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From Every Angle

By Kayla Harris, Librarian/Archivist & Ryan O’Grady, Digital Projects Manager

In spring 2018, University of Dayton alum, Ms. Helen Zechar (Coil) donated a portion of her Marian statue collection to the Marian Library. Named the Cecil and Desha Coil statue collection in honor of both of her parents, the collection grew over the years as the family traveled. Ms. Zechar wanted the statues to continue to bring joy to others and so she could think of no better place to donate them than to the Marian Library. This donation adds to the Marian Library’s expansive collection of over 3,000 statues.

The statues in this collection are created in a variety of mediums, including wood, ceramic, marble, porcelain, and glass and represent a variety of artistic styles. One of the styles is known as “kitchen madonnas” that show Mary represented in a more domestic way, sometimes with a broom or animals, such as the porcelain statue of Mary with an infant Jesus and a rabbit, by W. Goebel.

One of the most striking pieces is a glazed ceramic figure of the Madonna made by Tucson, Arizona artist, Marion DeGrazia. Though not as well-known as her husband, Ettore “Ted” DeGrazia, Marion was instrumental in the success of his studio and gallery, and also an accomplished artist on her own. The statue is recognizable with its distinctive DeGrazia style.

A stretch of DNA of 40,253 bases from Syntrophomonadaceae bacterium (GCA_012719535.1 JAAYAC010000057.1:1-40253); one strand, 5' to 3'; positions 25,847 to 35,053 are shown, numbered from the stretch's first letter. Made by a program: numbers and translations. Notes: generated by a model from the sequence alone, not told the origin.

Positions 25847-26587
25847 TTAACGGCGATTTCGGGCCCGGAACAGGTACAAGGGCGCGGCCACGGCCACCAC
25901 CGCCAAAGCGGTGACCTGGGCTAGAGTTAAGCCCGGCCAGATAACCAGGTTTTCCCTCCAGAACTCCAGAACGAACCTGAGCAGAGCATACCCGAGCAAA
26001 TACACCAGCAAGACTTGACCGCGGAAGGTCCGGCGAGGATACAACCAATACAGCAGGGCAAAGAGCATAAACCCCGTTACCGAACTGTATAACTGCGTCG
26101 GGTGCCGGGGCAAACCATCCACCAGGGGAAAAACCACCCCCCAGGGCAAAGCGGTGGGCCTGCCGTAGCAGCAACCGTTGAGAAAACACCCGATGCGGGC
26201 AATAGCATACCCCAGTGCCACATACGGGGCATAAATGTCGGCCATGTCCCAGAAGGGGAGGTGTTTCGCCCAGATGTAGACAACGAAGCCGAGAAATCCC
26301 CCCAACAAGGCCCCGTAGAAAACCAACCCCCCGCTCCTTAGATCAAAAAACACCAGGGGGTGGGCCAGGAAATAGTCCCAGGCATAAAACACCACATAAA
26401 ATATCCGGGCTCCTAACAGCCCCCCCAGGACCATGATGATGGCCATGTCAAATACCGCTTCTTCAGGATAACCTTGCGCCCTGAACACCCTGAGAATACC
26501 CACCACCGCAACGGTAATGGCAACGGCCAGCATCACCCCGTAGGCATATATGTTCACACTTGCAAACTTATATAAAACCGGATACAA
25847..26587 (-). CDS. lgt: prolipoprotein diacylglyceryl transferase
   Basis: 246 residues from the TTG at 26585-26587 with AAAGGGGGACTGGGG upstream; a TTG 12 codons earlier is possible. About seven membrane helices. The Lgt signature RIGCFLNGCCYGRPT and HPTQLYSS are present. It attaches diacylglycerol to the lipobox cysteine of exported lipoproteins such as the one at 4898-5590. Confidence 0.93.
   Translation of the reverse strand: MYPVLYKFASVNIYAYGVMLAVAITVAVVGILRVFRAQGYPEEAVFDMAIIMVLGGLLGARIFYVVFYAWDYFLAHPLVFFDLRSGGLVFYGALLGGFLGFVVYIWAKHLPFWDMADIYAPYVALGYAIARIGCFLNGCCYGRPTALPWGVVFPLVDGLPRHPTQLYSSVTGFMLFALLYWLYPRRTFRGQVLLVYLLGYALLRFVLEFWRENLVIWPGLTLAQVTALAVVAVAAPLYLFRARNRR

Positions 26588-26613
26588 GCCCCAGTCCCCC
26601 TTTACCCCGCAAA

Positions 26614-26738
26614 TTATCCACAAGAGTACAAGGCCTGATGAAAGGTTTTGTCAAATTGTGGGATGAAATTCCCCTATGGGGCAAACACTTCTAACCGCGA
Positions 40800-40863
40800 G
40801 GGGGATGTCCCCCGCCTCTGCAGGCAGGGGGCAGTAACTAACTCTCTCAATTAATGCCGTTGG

Digital Projects Manager Ryan O’Grady and Wayne State University practicum student, Nicole Williams, created 360° HTML5 view files of the statues from the Cecil and Desha Coil statue collection in eCommons, including the DeGrazia statue, so that users can see all sides.

As O’Grady explains, "By utilizing Ortery’s 360 PhotoCapture turntable and software I was able to capture high resolution, focus stacked images. The images are then combined with Ortery’s TruView image-combination software to create the interactive HTML5 Viewer file. This file enables the user to manipulate and examine the object in all of its possible angles. As you can see from the example, the user is able to view the statue two ways: rotating the item by pressing the play head or click and dragging on the image itself. The HTML5 Viewer allows the user to zoom in on the item using the magnifying feature. This feature truly highlights the fine details of these historical statues from every angle."

The turntable equipment was funded by a past grant from the Federal Institute of Museum and Library Services awarded through the State Library of Ohio. Several other statues had been previously captured using this equipment, and all of the statues can be viewed in eCommons.

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